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I have some EPS files and I need to convert them to PDF files in Windows. Google thus far points to me a lot of bad looking commercial software applications. What's the best way to do this?

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This question on Stack Overflow describes how to convert EPS files to PDF using Ghostscript. If you have any (specific) issues with that potential answer, come on back. – Nicholas Cole May 24 '13 at 22:31

You can use Ghostscript to do this easily on command prompt.

  1. Install Ghostscript, linked above
  2. Open Command Prompt
  3. Run %programfiles%\gs\gs9.07\lib\ps2pdf.bat input.eps output.pdf
    • Replace Ghostscript version as needed
    • You can also use the full document path for the input and output files
  4. Done
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If you prefer sticking with GUI programs, use Gimp, which is also available for Windows. While it can open EPS documents, it cannot save to PDF directly, but using a free PDF printer like PDFCreator. Could include some hassles to set the document size, though.

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You can provide multiple solutions in a single answer. – Karan May 24 '13 at 23:58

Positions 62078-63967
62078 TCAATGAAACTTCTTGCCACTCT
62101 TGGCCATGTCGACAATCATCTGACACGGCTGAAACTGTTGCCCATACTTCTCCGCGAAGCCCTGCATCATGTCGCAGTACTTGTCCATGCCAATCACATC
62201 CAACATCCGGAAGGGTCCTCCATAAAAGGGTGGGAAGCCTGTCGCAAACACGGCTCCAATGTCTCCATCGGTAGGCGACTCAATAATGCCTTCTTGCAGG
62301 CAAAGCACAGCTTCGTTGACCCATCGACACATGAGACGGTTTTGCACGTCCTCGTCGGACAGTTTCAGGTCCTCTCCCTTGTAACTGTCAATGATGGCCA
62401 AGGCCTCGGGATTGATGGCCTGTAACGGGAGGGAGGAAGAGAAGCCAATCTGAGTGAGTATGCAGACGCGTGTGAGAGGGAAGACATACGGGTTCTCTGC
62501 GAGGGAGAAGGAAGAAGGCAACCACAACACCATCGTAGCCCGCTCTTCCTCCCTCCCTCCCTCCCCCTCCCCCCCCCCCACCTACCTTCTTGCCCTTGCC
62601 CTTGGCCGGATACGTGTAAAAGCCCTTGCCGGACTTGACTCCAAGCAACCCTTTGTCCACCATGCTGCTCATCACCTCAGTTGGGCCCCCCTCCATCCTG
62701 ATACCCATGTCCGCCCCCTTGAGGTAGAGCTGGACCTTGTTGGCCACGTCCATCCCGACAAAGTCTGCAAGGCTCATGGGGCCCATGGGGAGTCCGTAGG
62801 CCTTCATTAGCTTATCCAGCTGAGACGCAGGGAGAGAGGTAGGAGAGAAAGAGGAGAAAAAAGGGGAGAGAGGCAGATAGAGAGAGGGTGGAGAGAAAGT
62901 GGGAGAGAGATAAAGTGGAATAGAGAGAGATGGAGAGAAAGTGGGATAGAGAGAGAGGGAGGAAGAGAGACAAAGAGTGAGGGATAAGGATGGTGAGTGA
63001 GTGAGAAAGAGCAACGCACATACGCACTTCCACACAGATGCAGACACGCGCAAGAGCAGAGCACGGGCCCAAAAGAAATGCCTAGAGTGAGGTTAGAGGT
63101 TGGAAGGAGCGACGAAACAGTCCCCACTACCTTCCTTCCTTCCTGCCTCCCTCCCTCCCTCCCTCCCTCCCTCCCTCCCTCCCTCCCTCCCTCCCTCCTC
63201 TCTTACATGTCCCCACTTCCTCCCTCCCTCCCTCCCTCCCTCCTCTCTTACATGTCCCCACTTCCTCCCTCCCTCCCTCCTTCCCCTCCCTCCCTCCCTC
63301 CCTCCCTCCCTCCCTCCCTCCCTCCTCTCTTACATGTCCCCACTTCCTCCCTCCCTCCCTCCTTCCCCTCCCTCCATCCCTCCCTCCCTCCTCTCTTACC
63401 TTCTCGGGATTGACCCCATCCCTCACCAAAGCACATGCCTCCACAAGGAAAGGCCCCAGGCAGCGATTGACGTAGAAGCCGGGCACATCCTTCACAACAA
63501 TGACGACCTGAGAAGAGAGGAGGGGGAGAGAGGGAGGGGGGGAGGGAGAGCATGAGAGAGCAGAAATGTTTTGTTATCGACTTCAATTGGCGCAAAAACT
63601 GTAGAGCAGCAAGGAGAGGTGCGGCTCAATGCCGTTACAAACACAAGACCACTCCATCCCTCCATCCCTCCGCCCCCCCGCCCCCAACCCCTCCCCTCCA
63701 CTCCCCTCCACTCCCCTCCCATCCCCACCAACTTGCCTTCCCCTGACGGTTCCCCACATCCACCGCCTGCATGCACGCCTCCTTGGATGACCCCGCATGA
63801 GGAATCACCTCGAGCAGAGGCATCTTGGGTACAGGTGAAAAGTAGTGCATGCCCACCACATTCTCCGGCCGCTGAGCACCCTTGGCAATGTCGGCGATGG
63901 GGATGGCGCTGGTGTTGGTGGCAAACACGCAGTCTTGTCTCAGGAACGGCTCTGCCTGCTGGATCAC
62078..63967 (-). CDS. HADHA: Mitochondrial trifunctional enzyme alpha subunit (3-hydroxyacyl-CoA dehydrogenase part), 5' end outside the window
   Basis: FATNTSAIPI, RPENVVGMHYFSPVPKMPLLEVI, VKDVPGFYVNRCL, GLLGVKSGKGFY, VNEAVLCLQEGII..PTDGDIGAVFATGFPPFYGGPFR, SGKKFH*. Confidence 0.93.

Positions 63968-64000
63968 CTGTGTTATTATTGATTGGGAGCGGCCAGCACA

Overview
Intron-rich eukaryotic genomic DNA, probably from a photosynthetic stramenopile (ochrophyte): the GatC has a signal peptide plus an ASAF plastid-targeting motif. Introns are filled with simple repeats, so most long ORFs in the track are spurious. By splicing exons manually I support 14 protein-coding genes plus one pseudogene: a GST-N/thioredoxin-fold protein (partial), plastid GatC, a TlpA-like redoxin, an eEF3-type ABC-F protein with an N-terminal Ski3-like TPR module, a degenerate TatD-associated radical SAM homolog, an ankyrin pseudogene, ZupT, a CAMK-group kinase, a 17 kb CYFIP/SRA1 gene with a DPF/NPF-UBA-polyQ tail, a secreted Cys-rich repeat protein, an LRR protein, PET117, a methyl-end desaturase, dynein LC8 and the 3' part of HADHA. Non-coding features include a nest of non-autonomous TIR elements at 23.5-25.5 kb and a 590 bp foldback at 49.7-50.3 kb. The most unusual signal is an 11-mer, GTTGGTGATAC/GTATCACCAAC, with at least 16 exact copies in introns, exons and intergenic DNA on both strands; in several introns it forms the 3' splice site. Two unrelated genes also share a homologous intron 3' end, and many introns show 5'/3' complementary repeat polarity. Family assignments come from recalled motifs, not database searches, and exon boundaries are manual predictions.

Sure - but they've got nothing in common and are radically different answers, and form two fully independent ways of achieving the problem. If I'd posted ps2pdf and calling ghostscript directly I'd totally agree with you, but these two solutions don't belong together. – Jens Erat May 25 '13 at 0:06
Meh, going by what slhck wrote there I still feel these could have been combined, with a separator/HR if required. Anyway, that's all from me on this issue. – Karan May 25 '13 at 1:03

When MiKTeX is installed, you can use the command line

epstopdf input.eps --output output.pdf
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just wanted to point out that for me (Windows 10, MikTex 2.9) the --output option does not work. The working command is instead epstopdf input.eps --outfile=output.pdf – glS Nov 22 '15 at 19:00

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